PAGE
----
III.2 Measurement by BMG (Meteorological and Geophysics Agency of Indonesia)III.2.1 Perspective.................................................................................................... 22

    III.2.2 Technique of Measurement........................................................................... 23

    III.2.3 Results........................................................................................................... 23

    III.3 Measurement by LIPI (The Indonesian Institute of Science) and NEDO (The Japan New Energy and Industrial Technology Development Organization)III.3.1 Perspective.................................................................................................... 24III.3.2 Technique of Measurement........................................................................... 25

    III.3.2.1 Mie Scattering Lidar System........................................................ 25III.3.2.2 Differential Absorption Lidar System.......................................... 25III.3.2.3 Central Data Processing System................................................... 26III.3.3 Results............................................................................................. 26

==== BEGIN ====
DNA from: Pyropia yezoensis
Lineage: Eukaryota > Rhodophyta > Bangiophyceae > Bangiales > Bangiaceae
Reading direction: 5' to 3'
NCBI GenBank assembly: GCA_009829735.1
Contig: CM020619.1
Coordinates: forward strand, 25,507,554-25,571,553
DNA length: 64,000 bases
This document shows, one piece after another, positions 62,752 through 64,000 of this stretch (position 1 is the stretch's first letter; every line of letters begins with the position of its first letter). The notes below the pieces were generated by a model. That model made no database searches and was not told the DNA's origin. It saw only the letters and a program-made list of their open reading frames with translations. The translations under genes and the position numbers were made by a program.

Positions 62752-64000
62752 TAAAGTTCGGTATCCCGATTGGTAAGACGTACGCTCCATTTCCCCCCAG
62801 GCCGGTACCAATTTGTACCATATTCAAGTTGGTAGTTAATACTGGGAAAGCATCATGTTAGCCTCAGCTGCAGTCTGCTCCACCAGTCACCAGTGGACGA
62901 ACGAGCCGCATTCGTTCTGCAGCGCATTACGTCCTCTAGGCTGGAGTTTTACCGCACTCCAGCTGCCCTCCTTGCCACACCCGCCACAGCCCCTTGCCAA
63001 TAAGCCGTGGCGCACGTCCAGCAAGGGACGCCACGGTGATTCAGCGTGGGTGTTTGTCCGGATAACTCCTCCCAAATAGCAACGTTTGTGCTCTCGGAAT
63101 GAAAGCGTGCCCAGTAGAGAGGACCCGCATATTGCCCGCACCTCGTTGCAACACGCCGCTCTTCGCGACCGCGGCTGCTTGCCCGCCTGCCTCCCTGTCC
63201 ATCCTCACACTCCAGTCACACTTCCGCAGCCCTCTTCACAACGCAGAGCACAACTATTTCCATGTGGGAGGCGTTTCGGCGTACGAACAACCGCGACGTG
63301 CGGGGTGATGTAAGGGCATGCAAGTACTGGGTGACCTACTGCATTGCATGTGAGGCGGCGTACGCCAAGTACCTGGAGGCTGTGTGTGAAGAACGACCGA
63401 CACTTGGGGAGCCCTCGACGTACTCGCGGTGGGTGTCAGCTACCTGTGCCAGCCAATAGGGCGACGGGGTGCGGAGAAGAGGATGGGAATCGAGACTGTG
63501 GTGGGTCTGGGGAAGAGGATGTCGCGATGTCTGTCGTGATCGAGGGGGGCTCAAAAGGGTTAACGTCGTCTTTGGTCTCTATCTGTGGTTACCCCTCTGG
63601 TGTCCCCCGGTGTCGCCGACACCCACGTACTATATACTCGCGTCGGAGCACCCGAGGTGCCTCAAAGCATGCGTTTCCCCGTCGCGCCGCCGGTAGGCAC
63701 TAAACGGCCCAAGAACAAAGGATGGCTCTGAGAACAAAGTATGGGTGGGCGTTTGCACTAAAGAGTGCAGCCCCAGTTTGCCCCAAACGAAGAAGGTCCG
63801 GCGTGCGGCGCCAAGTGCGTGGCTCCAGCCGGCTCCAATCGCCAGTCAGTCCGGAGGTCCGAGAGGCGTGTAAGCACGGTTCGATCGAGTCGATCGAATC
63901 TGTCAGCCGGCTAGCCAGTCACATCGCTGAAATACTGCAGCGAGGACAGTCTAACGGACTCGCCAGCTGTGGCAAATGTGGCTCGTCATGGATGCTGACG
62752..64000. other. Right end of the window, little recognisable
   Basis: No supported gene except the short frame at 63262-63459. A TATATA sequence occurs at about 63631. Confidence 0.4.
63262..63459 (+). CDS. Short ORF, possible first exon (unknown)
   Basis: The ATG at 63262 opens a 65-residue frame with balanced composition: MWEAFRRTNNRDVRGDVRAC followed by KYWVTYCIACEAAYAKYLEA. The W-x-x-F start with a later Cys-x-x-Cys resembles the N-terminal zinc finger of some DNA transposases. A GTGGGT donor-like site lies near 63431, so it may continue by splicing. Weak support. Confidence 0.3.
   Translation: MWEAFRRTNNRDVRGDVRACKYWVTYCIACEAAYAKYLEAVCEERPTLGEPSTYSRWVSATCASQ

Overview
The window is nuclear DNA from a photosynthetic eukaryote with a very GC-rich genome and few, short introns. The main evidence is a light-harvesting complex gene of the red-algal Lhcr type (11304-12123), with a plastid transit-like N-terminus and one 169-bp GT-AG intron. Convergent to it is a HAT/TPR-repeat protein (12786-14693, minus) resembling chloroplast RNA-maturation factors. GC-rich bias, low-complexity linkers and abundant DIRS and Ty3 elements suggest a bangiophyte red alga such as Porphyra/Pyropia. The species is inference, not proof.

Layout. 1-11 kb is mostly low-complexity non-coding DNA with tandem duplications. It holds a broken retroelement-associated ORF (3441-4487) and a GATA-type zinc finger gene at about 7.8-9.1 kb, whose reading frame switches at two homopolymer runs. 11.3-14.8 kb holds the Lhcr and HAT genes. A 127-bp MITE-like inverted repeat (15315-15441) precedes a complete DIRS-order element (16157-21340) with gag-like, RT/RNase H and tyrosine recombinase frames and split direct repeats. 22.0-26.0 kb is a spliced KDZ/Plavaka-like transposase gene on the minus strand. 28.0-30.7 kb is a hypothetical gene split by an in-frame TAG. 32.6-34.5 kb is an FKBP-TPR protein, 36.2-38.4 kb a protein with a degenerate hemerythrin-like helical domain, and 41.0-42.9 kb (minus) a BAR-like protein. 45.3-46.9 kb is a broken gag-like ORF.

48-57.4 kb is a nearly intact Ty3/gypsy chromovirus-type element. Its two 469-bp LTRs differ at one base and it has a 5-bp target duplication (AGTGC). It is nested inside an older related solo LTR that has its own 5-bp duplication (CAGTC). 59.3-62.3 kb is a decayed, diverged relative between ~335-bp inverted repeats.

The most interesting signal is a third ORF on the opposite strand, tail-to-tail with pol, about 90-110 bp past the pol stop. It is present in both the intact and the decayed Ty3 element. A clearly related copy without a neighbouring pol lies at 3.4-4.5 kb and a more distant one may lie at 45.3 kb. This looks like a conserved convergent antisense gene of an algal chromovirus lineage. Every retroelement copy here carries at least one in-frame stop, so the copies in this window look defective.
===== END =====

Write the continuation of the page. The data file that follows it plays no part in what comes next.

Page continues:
IV PUBLIC HEALTH IMPLICATIONS OF AIR POLLUTION IN JAKARTA

    IV.1 Perspective...............................................................................................................29IV.2 Technique of Measurement..................................................................................... 30IV.3 Public Health Implications...................................................................................... 31

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    IV.3.1 Survey............................................................................................................. 31

    IV.3.2 Risk Analysis.................................................................................................. 32

    V Management of Air Pollution in Jakarta 33

    V.1 Blue Sky Program.................................................................................................... 34V.2 1 Million Trees Campaign....................................................................................... 36V.3 1 Million Parks Campaign........................................................................................36V.4 Improvement of Bus Management System........................................................... 37VI Conclusion 40VII REFERENCES 42

    Appendix